As any designer knows, planning can (and often does) make up the bulk of creative work. This might sound obvious, but the better you plan, the better your work will often turn out. I’ve spoken in the past about the importance of developing your own planning process (see this page) in design. The same rings true for motion graphics and animated work.

Storyboarding is a particularly popular method for planning any sort of visual media project, whether it’s a live-action TV episode or shorter app content. This is because storyboarding allows designers and animators to combine scripts with their own creative vision. It also gives you something to appease your clients whilst your work is on-going, allowing them to return any feedback to you prior to the actual animation work beginning. I’m going to talk today about a few ways in which you can start thinking about ‘process’ when it comes to working with motion graphics, and in particular how you can make storyboarding techniques work for you.

Starting a new project

Just like with icon design, motion graphics projects usually involve some level of consultation and a design ‘brief’ between the designer and the client. The key difference, though, is that motion graphics often involves a pre-written script from which to work from. So the main things you should be asking a client in the consultation stages should be about any tone, character and style specifications they are looking for in the animated piece. This is the key thing you should be taking away for your final designs.

Types of storyboard

One of the most common types of storyboards best-suited to motion graphics work is called a ‘treatment’. Sketches are obviously the foundation of any storyboard, as you try to visualise on paper how you are going to translate the script into a final project. A treatment combines sketches and script side by side, tying the visual elements you’re going to create together with the script’s contents and concepts.

The main advantage of a conventional storyboard such as a treatment is that it allows clients to see your line of thought and give feedback before the real work begins, rather than you spending days on a sequence that they then don’t like. Another advantage is that it acts as an artefact for you and any other collaborators to work around and communicate through.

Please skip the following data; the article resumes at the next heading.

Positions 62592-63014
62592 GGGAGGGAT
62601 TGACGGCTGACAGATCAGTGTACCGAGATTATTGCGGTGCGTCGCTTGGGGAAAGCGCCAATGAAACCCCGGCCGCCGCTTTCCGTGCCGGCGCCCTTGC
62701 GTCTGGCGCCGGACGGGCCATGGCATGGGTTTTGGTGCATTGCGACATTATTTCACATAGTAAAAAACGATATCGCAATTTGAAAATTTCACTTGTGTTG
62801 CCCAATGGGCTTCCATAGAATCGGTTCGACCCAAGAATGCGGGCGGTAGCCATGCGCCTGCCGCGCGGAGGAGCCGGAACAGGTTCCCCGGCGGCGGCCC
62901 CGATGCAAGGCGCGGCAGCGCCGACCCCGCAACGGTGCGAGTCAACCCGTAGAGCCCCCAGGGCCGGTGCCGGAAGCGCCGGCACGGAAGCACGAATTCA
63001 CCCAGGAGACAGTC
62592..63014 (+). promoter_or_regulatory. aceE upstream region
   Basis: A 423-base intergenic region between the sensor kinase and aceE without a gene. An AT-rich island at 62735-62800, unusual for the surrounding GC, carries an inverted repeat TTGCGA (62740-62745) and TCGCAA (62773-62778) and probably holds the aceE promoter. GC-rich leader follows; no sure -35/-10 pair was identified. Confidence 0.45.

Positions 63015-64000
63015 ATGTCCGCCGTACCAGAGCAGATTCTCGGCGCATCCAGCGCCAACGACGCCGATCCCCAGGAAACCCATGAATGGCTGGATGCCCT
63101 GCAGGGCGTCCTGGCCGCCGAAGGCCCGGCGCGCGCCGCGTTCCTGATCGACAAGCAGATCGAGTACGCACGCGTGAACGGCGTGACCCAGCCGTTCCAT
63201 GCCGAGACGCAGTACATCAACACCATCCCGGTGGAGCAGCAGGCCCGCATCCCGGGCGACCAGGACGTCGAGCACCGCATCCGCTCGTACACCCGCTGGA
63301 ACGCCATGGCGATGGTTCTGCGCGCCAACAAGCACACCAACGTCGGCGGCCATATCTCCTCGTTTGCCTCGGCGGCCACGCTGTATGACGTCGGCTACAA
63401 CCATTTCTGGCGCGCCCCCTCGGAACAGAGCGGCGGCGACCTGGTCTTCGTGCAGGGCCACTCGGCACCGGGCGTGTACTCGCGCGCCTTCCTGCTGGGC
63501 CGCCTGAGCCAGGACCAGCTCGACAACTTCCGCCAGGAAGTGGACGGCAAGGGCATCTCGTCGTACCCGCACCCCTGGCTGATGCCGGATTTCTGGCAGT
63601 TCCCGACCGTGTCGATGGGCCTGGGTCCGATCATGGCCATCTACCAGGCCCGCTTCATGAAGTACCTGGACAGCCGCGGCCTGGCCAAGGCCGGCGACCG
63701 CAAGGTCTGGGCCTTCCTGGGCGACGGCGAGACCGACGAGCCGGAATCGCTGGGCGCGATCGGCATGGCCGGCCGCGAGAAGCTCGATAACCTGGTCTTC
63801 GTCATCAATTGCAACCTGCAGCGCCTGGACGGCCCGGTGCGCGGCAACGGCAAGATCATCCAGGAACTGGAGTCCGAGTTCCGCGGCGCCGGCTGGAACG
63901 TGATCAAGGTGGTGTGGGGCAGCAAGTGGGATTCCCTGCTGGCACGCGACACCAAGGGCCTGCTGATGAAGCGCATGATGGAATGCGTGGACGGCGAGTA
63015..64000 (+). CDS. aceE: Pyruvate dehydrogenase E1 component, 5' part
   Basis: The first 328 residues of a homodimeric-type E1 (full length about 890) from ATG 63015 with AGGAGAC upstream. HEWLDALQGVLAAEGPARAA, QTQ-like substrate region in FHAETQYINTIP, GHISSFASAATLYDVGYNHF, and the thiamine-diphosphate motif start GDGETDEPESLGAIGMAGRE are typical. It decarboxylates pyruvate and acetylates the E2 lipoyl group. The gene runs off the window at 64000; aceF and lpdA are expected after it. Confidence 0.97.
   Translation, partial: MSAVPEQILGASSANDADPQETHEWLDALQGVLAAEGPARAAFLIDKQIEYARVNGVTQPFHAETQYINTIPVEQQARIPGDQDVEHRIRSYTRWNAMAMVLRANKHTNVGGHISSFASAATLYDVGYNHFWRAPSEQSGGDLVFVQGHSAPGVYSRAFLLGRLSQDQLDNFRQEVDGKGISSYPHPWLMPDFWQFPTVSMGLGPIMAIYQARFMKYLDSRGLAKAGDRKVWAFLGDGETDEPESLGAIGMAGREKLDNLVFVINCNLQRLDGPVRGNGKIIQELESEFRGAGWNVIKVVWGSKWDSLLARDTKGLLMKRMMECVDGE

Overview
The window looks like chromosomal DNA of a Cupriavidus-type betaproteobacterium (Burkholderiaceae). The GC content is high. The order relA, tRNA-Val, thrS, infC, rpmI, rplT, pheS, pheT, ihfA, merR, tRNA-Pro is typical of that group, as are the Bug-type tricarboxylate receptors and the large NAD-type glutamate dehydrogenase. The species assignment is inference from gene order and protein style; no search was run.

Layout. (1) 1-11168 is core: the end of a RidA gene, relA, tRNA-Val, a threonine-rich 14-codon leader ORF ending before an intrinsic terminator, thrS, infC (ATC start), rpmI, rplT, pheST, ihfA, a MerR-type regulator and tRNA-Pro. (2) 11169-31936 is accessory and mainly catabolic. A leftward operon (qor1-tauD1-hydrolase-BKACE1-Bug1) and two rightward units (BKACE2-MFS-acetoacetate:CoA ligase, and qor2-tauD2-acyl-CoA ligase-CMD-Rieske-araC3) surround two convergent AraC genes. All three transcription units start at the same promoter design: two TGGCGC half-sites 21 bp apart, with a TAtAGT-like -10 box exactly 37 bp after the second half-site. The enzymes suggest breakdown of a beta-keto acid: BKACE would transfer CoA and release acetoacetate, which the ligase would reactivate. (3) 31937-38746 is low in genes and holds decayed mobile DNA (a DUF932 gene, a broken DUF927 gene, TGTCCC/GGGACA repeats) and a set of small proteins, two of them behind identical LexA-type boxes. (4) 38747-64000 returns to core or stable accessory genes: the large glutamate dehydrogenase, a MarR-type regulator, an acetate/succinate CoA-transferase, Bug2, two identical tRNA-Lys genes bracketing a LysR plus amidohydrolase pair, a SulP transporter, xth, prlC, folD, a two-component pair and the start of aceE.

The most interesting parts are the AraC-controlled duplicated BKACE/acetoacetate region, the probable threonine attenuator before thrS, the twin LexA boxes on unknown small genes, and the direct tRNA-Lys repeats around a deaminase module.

Developing storyboards

Particularly if you’re pitching a new idea to a client, or they’re particularly picky, it helps to fully develop your storyboard and concept art. One way you can do this is through style frames.

“Style frames are meant to indicate what would be the visual style of the animation.” MCKIBILLO

These are images of single ‘frames’ to demonstrate the overall style of what the final animation might look like. As you can see in the picture below, they look like screenshots from a full animation. They are a big step up from storyboard sketches and can perfectly complement your storyboards and your creative dialogue with a client, as they give the viewer a much greater feel for where a motion graphics work is going.

UPS graphic

(Quote and image source: Kristian Mercado: Pitch Junkie)

Kristian Mercado sums up the aim of style frames best:

“I like to try to weave narrative into a single image, I give the audience a small piece, but I make sure that glimpse allows them to visualize the rest of the world, so most of the work ideally happens in the imagination.”

By combining traditional storyboard techniques with style frames and other methods, motion graphics work becomes easier in almost every way.

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